I recently lost my father to cancer.
That sentence seems so abrupt. I’ve been staring at it trying to determine a better way to ease in. But the truth is, there was no easing in. It was brutal and unexpected. When I visit his grave now, I feel offended by the grass. Yes, the grass.
New sod created distinct lines when his casket was lowered. It was, at least, honoring in its contrast. When the lines began to fade I measured the distance with my bare feet to memorize exactly how wide and how long it was. Blended grass diminishes the jagged edges I still feel and symbolizes a normal I don’t know how to hold. Everything feels anything but normal. Broken, dark, messy, insecure, wrong, lonely…yes. But not normal. Perhaps my new normal just terrifies me.
Someone asked me what my father did that made me feel loved. I couldn’t possibly verbalize it all but upon introspection I recognized it was less about things and more about the goodness of his presence in my life. I knew he would fight for me. I don’t mean my battles. I mean, me.
That’s when something occurred to me. One of the greatest gifts my dad gave to his family is that he fought for us, even while he was on his way to Heaven. You may wonder if that sounds biblical. But hear me out.
My father was ready to see his Lord, the Savior he had been waiting almost 60 years to meet face to face. But when suffering overwhelmed him, with full submission to the will of God, he lovingly fought to have as much time with us as possible even though he was on his way to see Jesus.
At first, I wondered about the theology behind what I felt. And then it hit me. My father’s last act upon this earth was to model the love of God to his family in perhaps the most profound way of his life and in doing so pointed us directly to the Gospel.
For God so loved the world, that he was willing to endure the temporary separation of the community of the trinity and the home of Heaven, to be on this broken earth…just to be with us. What love.
I have a new awareness of God choosing to be with us, even when Heaven was literally at hand. I am beginning to understand how it could be that even while he resides there, he chooses me.
These last months, life has been levels of chaos for all of us. We are isolated due to a pandemic, days simultaneously chaotic while mundane. Many talk about how wonderful the quality time with their children has been; I must admit I have cried every day because it’s overwhelming and utterly exhausting. I am out of creativity, problem-solving skills, energy, and due patience. I am failing as a mother in all kinds of new ways.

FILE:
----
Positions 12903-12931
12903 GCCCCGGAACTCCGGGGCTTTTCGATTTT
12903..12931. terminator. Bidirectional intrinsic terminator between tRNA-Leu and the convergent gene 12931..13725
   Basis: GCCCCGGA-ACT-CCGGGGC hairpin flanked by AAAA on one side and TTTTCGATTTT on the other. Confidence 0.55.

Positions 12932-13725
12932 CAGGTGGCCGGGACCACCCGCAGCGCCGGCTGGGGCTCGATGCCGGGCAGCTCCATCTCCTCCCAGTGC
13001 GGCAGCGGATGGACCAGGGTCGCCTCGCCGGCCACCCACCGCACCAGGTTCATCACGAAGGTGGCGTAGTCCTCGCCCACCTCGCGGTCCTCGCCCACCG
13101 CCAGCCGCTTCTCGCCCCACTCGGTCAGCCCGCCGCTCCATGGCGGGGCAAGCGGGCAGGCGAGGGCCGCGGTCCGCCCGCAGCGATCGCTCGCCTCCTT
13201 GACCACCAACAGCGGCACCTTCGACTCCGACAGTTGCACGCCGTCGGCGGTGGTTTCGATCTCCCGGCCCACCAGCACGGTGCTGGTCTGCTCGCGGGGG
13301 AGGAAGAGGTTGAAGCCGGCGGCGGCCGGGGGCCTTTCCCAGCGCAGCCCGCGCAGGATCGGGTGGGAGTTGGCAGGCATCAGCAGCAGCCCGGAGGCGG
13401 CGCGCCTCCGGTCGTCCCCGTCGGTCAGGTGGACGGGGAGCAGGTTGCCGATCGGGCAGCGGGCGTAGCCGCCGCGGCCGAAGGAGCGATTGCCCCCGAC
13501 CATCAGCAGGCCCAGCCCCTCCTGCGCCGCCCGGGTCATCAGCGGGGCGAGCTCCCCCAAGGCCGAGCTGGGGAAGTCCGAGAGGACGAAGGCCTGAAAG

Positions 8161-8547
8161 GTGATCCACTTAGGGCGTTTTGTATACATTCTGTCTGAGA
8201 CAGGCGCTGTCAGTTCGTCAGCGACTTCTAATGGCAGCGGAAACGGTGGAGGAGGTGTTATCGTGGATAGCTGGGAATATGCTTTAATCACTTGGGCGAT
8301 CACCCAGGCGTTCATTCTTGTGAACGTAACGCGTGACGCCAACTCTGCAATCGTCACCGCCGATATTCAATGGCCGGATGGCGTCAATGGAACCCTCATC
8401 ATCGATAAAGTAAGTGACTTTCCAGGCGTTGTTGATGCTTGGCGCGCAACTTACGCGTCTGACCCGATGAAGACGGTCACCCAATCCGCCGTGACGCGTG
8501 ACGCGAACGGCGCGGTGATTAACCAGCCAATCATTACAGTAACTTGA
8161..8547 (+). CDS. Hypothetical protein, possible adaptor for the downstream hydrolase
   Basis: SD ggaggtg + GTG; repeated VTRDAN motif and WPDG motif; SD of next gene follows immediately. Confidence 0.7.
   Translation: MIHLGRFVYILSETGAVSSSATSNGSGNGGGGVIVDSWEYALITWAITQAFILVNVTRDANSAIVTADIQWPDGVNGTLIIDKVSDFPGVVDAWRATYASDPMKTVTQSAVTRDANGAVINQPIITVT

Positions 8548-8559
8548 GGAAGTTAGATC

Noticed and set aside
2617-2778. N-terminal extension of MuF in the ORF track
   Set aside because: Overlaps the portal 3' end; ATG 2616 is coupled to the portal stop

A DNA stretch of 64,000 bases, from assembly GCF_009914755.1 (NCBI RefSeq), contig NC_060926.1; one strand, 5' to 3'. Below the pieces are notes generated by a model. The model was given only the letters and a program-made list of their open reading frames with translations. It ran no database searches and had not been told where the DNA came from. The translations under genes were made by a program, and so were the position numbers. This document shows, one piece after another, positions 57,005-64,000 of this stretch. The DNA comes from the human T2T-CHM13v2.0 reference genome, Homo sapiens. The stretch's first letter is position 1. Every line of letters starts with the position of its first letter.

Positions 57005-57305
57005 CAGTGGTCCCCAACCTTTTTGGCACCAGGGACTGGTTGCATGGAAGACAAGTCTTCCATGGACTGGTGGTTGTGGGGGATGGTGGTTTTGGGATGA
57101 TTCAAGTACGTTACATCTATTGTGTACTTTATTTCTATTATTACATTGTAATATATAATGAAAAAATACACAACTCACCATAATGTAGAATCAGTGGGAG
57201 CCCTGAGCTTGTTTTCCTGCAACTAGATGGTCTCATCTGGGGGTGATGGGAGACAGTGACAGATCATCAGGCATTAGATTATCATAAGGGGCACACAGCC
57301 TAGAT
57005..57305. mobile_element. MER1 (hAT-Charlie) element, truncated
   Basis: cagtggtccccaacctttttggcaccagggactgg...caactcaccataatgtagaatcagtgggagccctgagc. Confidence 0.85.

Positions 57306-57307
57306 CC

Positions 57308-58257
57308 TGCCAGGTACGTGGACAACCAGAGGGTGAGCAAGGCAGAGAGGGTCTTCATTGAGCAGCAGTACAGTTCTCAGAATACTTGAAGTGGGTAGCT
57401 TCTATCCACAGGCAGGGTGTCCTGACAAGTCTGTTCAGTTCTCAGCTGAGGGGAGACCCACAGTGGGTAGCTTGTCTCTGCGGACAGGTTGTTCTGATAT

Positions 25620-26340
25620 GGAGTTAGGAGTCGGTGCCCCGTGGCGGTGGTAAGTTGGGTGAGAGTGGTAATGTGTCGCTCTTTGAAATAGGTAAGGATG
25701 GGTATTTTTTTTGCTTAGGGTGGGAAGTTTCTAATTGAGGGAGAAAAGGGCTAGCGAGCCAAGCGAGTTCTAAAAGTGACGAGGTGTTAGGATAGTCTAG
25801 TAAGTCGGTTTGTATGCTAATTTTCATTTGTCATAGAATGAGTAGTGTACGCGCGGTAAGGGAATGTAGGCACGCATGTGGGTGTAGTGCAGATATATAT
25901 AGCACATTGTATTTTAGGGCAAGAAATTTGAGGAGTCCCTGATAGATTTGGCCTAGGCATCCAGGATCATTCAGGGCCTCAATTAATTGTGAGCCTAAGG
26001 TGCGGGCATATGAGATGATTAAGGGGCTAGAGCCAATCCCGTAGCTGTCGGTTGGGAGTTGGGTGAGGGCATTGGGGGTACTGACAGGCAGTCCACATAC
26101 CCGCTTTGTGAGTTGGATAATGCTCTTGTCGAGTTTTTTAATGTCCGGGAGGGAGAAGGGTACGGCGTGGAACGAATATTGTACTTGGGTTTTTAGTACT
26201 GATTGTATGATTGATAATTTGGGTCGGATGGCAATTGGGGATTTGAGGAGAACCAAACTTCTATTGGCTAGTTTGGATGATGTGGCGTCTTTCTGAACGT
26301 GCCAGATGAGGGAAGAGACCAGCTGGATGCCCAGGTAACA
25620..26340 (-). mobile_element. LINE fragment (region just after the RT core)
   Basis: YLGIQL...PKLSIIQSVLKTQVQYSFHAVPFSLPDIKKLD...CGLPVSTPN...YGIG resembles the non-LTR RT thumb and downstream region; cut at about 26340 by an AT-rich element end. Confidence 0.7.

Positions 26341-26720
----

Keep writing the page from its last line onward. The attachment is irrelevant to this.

So here is what I want us to remember: At the end of it all, I believe the mark of an extraordinary mom will not be that we had the perfect thing to say in the face of every problem, or that we were always fun, or able to build a full-sized treehouse from popsicle sticks and gluten free homemade jello that thousands of people liked on Instagram in under eight minutes, or that we were never frustrated, stressed, irritable, sad, or angry.
It will be a million things our children can’t explain. What they will hold to, is that the love was inherently good. We can love them with what is beautiful and vulnerable in humanity. It will be flaw-fully, yes. But it can hold spectacular facets that are a reflection of the divine, for we are made in his image, too.
They can know we would fight for them. From here and to eternity.
Naomi Zacharias graduated from Wheaton College with a BA in Business/Economics. She is the author of Litlte Prince, Little Prince and the director of Wellspring International, the humanitarian arm of RZIM.
Naomi has visited women in red-light districts across Europe and Asia, foster homes for children affected by HIV/AIDS throughout Asia and Africa, displacement camps in Uganda, areas of the Middle East offering aid to Iraqi refugees, areas devastated by natural disaster, and international shelters for victims of human trafficking and domestic violence.
Naomi contributed a chapter on women and education in Zealous Love: A Practical Guide to Social Justice. She contributed two essays in the NIV Bible for Women and two essays in the in(courage) Devotional Bible. Naomi is one of six speakers featured on the Real Women, Real Faith DVDs and is the author of The Scent of Water: Grace for Every Kind of Broken.
Naomi lives in Atlanta, Georgia, with her family.